Tuesday, 11 September 2012

I read books without pictures and you think Two and a Half Men is funny... there's no chance.

Just back from watching Dredd 3D, and while it's a decent thriller, it's not a classic action flick, nor a great adaptation of the source material, though it is an effective and economic realisation of the main character even if it moves the goalposts to make Dredd more of an outright heroic figure, portraying as it does he and the Judge system as an overtaxed and reactive response to the collapse of society instead of the effective and omnipresent mechanism of oppression and containment it was in the comic until recently (it seems to have been rebooted to fall more in line with this movie version).  Here, the numbers are against Dredd, with crime so fantastically widespread that only 6 percent of that which is reported can be responded to - in this light, Dredd doesn't look very fascistic, he looks like he's an agent of the only viable authority struggling to rebuild and maintain society in difficult circumstances and doing his best in a losing battle against crime, and as such as a character and a narrative device loses a lot of the inherent commentary about a streamlined judicial process, which is a shame as Karl Urban gets it spot-on, he really does, as Dredd is a nothing character with no development, he just is.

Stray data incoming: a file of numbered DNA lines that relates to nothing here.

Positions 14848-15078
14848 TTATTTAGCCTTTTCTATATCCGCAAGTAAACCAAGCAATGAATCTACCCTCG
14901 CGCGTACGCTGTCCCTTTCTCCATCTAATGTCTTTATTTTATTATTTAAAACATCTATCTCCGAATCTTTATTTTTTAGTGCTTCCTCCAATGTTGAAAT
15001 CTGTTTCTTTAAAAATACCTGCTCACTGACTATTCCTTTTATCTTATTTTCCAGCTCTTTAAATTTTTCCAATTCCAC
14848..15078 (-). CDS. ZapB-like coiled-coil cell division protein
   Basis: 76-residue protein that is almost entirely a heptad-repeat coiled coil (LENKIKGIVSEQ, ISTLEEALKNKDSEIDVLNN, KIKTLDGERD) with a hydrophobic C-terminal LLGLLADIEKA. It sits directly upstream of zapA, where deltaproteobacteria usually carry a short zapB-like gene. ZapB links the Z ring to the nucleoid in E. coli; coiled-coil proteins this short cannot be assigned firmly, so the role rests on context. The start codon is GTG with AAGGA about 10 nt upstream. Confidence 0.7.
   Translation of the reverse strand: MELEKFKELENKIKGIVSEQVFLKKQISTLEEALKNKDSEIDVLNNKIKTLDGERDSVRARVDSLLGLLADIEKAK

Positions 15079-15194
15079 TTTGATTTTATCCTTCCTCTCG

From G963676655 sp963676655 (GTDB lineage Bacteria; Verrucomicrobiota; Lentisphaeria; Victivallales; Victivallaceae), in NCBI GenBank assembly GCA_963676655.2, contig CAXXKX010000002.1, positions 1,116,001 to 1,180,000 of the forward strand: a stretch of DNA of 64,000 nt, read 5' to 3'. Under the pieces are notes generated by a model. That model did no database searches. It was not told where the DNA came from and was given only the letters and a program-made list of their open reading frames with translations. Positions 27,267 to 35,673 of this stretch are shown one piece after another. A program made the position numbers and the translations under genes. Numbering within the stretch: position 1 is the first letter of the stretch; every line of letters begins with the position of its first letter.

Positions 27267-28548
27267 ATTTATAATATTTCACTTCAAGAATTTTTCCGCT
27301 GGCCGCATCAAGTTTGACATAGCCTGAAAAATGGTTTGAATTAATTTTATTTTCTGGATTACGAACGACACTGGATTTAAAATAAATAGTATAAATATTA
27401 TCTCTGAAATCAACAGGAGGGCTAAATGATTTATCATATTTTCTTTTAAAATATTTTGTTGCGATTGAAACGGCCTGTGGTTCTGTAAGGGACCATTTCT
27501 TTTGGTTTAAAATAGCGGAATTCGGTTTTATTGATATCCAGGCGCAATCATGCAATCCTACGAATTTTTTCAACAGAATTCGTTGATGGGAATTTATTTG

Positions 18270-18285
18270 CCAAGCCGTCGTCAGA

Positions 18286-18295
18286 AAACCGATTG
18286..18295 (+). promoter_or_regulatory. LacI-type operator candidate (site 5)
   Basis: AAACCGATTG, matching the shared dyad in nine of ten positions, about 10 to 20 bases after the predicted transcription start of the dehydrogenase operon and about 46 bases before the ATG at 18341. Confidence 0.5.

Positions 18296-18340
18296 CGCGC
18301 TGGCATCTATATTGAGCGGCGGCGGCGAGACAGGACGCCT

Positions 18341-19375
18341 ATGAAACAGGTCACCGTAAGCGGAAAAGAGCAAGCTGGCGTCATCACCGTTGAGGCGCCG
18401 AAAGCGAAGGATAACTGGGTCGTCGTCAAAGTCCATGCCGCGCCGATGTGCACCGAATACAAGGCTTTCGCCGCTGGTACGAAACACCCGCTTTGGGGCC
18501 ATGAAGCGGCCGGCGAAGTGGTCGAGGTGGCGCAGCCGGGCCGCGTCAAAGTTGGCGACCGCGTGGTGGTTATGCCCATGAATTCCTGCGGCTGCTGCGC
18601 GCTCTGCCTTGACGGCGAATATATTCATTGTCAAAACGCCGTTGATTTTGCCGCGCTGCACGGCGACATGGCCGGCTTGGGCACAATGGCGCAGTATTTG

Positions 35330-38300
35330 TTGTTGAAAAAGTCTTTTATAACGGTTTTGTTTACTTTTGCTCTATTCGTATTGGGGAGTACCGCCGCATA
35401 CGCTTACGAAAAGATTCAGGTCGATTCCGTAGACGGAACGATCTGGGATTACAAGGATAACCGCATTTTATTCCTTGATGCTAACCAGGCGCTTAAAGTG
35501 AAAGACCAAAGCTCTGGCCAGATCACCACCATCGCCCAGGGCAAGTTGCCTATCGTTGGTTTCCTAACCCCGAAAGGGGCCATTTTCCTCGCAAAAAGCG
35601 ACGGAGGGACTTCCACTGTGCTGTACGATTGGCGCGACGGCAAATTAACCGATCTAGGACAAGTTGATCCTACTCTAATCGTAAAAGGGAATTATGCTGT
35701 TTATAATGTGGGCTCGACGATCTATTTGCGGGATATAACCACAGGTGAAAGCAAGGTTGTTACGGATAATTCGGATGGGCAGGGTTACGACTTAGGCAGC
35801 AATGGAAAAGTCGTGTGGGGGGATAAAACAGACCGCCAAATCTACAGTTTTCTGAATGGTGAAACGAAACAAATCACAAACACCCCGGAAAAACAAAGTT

The script - in my humble opinion - takes a couple of mis-steps, like when Anderson is kidnapped and we get the usual references to forced sexual acts and the film genuinely feels like it's derailed from this point, that it has meandered into extraneous plotlines about a drug lab and crooked judges, neither of which add a single thing to the story to the point both could have been excised entirely and it wouldn't have impacted the narrative, as one character takes a bullet to the gut in the drug lab sequence and yet it impairs them not one iota later, nor do they grab a fresh gun or ammunition from their fallen enemies during this same sequence to use in later scenes despite this being a plot point directly commented upon around this time in the film.
But these are niggles.  Niggles about a mid-budget action flick that does plenty right, particularly the mid-1970s aesthetic that I think would have benefited tremendously from a soundtrack by John Carpenter instead of the Skrillex-style stuff it has going on to compliment the plentiful music video slow motion.  I'd certainly give it a recommendation to anyone who could tolerate a thriller rather than go see Brave or Moonrise Kingdom on their next jaunt out to the picture house.

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